versione italiana

No noble ancestors, no old family vineyards, no investment properties to enhance. It all began many years ago, with a big house in the country full of kids and animals, used over the years as a refuge from the city.  Many families have one.And, deep down, a long-standing desire to “make” wine, cultivated over the years as best we could: lots of reading, a number of courses and many friends working in the field.

Then, one day, right next to the big house, an excellent vantage point for observing  the dynamics of the neighbourhood, they put “the land” up for sale – a few hectares, perfect for growing wine. Since then, a number of events, one after another, like an unstoppable domino effect, scary and fascinating at the same time.A hectare and a half  planted in 2003, another two in 2008, a house and a cellar built on the hill, intentionally in stone, to make it look as though it had always been there.  So many unforeseen developments, so many difficult moments, especially when you consider that, back in Rome, we had other jobs, another life.At last, it's 2011, and Santoiolo wants to make your acquaintance: Cabernet Sauvignon, Merlot and Syrah, three of the greatest names in winegrowing, their grapes meticulously cultivated, turned into wine in stainless steel vats, refined in barrels of French oak, then blended together to age in the bottle.  And Pratalia is waiting to make your acquaintance too, young, white and aromatic and pure, born from the Vermentino grape.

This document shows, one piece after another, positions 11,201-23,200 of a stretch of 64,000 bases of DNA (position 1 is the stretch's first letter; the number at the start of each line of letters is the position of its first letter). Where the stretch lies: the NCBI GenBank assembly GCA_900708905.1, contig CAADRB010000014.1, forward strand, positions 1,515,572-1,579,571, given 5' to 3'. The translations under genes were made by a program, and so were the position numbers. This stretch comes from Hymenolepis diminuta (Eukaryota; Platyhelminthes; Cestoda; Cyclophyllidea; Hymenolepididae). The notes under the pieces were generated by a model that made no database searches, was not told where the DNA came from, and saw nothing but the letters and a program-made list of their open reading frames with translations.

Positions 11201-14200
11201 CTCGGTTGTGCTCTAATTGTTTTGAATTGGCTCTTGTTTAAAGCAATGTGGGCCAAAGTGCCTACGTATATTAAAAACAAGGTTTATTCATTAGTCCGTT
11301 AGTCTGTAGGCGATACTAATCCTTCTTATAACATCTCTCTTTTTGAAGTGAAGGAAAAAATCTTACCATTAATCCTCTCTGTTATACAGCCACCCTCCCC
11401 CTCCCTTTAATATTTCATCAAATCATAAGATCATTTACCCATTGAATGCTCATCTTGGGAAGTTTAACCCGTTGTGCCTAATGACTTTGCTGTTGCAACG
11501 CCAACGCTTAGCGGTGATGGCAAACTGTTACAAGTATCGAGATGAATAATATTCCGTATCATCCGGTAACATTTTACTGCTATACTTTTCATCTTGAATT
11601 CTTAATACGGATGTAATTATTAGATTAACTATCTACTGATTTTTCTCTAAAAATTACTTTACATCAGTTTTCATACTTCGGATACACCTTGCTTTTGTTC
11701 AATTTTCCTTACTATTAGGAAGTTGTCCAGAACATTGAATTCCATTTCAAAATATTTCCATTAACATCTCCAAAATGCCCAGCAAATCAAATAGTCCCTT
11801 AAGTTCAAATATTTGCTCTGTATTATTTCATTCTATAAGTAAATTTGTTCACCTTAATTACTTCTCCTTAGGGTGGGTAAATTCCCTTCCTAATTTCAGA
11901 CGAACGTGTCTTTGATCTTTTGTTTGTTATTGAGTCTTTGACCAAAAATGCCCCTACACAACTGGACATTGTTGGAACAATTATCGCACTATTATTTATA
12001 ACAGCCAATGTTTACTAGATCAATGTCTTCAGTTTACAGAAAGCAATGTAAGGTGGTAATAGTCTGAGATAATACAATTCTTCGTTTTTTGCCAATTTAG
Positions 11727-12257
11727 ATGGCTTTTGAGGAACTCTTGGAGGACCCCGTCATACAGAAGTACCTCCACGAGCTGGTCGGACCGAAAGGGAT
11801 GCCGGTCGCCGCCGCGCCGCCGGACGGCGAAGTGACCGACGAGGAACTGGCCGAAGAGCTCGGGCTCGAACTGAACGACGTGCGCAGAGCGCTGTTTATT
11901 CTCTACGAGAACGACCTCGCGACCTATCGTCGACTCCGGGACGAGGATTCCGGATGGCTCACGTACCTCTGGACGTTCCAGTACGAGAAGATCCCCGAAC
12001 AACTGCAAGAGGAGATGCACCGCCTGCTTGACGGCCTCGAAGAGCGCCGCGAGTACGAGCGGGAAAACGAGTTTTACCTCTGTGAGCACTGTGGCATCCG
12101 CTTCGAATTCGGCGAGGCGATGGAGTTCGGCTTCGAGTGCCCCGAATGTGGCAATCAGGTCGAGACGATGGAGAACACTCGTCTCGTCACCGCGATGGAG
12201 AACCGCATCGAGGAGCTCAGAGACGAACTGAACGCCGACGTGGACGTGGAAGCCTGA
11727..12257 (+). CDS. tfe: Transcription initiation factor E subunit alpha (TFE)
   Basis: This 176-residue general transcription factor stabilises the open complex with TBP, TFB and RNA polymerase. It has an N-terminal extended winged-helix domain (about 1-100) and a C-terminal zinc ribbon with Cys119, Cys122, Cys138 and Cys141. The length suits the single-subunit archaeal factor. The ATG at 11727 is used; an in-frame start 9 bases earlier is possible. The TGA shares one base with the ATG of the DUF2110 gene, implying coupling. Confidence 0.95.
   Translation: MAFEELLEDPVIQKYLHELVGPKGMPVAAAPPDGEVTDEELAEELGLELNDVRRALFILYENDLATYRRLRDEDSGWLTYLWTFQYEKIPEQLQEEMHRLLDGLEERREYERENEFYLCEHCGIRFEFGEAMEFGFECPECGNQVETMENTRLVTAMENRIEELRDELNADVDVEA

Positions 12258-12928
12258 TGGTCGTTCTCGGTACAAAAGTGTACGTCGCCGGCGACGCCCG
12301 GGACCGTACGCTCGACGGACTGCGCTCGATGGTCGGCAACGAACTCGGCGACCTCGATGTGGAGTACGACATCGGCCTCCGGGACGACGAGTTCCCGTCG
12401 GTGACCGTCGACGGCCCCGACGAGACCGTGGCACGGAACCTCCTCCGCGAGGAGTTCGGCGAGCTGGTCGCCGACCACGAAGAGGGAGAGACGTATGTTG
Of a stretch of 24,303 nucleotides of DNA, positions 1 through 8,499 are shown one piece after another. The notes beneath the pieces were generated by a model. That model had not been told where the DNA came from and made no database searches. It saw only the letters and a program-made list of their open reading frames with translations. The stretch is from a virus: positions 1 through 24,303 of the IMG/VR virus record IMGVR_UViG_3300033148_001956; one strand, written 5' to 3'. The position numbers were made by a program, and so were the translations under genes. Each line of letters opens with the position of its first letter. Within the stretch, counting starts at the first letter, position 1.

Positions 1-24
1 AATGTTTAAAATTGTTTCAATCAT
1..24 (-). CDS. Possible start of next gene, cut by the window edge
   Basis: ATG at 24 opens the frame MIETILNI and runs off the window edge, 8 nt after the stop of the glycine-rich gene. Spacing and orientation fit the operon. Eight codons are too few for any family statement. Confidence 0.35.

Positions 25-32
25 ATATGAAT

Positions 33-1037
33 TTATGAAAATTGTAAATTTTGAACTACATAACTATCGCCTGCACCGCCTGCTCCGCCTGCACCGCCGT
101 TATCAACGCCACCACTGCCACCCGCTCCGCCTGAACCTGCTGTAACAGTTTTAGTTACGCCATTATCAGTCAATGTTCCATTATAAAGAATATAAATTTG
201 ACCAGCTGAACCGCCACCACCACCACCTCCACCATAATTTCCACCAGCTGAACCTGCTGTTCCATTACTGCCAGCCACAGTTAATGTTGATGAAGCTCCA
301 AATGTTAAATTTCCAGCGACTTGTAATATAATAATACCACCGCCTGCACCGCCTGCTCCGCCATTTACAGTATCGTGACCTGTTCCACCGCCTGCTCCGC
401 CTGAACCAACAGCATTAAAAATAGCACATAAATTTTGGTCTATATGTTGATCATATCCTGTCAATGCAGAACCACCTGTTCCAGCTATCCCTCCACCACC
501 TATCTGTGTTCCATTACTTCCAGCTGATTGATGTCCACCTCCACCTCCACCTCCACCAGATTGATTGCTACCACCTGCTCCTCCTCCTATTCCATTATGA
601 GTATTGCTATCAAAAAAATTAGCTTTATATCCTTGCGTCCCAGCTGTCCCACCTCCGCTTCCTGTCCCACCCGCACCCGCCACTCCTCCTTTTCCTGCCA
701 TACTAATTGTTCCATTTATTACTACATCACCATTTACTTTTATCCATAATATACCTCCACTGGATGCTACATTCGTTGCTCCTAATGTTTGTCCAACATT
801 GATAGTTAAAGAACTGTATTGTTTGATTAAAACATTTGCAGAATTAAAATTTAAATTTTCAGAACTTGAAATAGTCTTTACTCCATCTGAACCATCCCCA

The wine cellar is in the country, near the mediaeval city of Narni.  It borders on the town of Otricoli.  It’s in the southern of Umbria, a countryside full of rolling hills, with an ancient look to it, like something out the middle ages. They say the land “speaks” here. Three stone arches guard the big portico, where wine-tastings take place in the summer.  At grape-harvest time, it’s a beehive of activity.  It’s the antechamber to the wine cellar proper, dug into the earth, and protected by it.  It’s the womb where our wine is born and nurtured. To make technology and aesthetics co-exist was the challenge we set for ourselves.